Results 1-3of 3 Reviews
January 24, 2006
From journal Alaska by Cruise Ship: You stay, scenery travels
Ayr, Scotland, United Kingdom
July 14, 2005
The totem pole symbolises a bygone age of the Native people of southeast Alaska, an age now preserved by the Totem Heritage Centre in Ketchikan. Totems have become a valued art form and a symbol of pride and tradition for both the native and non-native people of the Pacific Northwest.
What did totem poles represent? I visited the Heritage Centre to find out. It seems they had a variety of purposes. They might honour ancestors, show the clan's standing and its rights and accomplishments, record a memorable ceremony or record a spiritual experience. Totem figures are not gods. Native Indians neither worshipped them like religious icons nor used them as a talisman to ward off evil spirits.
The Native peoples developed totem poles into a distinctive sophisticated art form. Originally their carvers relied on tools of stone, shell, bone, and animal teeth. Furs exchanged with Europeans for iron tools allowed them to perfect the art form. By 1850, diseases such as smallpox had reduced the Native population and imported cultures caused a decline in the traditional way of life. The Totem Heritage Centre opened in 1976 to preserve totem poles rescued from uninhabited Tlingit and Haida villages before they rotted.
This centre near City Park contains the largest collection of original 19th-century totem poles in existence. Poles had a normal life span of about 70 years before crumbling, but some of the samples here are up to 160 years old. A high ceiling and muted lighting highlight the spirituality of the art. Well-trained guides and good interpretive signs explain what you are looking at. The gift shop, open during the summer, carries genuine Native crafts.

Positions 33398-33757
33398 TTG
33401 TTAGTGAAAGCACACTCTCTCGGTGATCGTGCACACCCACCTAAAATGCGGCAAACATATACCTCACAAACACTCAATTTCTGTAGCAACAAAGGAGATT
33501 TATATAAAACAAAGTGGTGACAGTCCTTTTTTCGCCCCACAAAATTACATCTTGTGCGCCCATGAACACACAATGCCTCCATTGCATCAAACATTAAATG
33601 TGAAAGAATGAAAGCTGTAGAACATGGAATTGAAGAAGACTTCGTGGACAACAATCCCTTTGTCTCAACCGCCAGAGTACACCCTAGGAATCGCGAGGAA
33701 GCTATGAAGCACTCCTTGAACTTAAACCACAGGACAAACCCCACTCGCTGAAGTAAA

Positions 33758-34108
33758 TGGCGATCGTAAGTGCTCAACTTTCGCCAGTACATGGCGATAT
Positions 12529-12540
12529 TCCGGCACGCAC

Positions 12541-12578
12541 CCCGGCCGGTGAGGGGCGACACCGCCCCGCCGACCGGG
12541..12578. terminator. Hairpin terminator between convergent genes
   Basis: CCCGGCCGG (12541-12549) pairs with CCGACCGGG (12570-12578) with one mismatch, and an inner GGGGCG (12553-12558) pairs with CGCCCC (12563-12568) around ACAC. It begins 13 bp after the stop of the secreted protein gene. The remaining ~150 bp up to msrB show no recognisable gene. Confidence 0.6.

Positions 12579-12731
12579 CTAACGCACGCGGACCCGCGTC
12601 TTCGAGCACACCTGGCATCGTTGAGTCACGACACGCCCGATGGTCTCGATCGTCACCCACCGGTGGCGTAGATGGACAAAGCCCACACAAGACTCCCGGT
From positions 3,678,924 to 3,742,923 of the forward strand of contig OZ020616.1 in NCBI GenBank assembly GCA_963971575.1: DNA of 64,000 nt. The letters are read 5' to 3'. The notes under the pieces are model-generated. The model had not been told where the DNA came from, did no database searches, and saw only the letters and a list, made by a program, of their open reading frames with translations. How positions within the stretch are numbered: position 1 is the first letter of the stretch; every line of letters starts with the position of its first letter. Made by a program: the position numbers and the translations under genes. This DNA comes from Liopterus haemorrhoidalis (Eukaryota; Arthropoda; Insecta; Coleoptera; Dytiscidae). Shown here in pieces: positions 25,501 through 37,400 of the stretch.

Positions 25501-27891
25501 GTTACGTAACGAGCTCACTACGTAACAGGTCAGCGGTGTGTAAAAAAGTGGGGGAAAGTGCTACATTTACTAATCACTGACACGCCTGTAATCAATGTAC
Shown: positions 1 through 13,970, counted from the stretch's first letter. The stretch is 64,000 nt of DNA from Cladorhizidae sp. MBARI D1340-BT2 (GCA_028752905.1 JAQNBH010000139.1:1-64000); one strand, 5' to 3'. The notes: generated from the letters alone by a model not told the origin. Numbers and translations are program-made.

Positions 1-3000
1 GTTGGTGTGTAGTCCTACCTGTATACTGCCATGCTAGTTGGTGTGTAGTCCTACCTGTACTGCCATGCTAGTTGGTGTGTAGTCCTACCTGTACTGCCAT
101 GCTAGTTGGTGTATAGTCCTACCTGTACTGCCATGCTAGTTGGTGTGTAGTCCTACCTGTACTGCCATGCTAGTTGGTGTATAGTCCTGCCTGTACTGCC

The poles display mythological images, usually animal spirits, whose significance is their association with the lineage. Each figure represents a family crest. Some poles tell a family legend in the form of pictographs. Poles may identify the owner of a house or other property, welcome visitors, point out a portal or passageway, mark a gravesite, contain ashes of the dead, and even ridicule an important person who failed in some way.
Early totems carved from mature cedar trees formed part of the Potlatch ceremonies, a ceremonial distribution of property and gifts among family clans in Alaska and British Columbia. With the growth of non-Native settlements in southeast Alaska in the early 1900s and the decline of a barter economy, Natives moved to communities where work was available. The villages and totem poles they left behind were soon overgrown by forests and eroded by weather.
The centre displays 33 magnificent, original poles and many other modern totems and displays of Native Alaskan artefacts. As well as its museum role, the Totem Heritage Centre also preserves and promotes traditional arts and crafts of the Tlingit, Haida, and Tsimshian people through a nationally recognized program of Native Arts classes.
Saxman Totem Park and Totem Bight, a state park 10 miles north of town, also preserve the Indian culture.
From journal North to Alaska Princess Style
October 21, 2000
From journal Knowing Alaska's 'real' places